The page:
Appellations Growing Niagara Grapes
Appellations producing the most Niagara wines:
Niagara Grape Details
Niagara is the result of crossing two American varieties, Concord and Cassady, and displays an acute ‘foxy’ flavor. It was created by C.L. Hoag and B.W. Clark in 1868 and has been in North Amnerican production ever since.
Ripening earlier than Concord, it is popular in the Midwestern and eastern states for it's cold hardy qualities, able survive the cold winter months. It is also grown in Brazil and in very modest amounts in New Zealand. Like Concord, this variety requires quite high heat, very fertile soil and grafting to a good growth rootstock or it produces small crops.
Niagara is used to create fruity white wines with strong ‘grapey’ flavor, that generally have a sweet finish. The resulting wines can typically contain flavor and aroma know as foxy, sometimes described as presenting a candied muskiness when vinified. It is also used in dry wines and is grown as a table grape. When fermented dry special care to reduce the foxy qualities is needed in cellar.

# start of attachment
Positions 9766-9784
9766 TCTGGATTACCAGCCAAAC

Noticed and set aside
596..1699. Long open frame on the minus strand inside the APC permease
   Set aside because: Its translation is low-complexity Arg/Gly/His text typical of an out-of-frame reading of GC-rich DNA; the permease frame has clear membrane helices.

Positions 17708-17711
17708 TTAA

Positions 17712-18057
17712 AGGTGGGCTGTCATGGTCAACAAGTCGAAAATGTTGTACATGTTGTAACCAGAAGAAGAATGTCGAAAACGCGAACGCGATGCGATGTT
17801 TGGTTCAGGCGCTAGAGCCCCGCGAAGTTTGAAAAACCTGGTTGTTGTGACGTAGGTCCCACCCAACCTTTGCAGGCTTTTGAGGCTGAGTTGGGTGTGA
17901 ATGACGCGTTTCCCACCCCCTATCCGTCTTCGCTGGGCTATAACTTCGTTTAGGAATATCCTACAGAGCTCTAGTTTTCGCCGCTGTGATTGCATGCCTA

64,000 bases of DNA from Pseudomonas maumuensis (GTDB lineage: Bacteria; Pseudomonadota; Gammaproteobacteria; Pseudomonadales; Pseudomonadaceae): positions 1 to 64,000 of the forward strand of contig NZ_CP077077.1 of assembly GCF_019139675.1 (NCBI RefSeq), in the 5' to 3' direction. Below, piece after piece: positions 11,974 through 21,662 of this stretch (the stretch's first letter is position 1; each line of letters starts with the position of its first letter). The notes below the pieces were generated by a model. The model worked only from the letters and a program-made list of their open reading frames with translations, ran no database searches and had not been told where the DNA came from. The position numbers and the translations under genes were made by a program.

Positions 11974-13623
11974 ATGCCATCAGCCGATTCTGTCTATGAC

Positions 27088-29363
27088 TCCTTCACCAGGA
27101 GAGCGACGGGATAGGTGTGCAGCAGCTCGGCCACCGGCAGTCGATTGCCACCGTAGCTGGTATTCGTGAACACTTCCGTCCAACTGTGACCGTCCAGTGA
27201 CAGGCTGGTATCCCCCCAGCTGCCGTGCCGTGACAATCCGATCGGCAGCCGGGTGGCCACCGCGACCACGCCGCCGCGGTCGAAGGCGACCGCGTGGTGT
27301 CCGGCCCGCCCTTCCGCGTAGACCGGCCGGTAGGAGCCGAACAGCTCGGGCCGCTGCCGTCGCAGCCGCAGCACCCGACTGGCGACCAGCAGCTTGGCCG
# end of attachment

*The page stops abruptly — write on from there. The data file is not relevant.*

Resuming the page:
Niagra is well know as the standard for white grape juice, well associated with it's lineage of Concord, which produces the vast majority of red grape juice.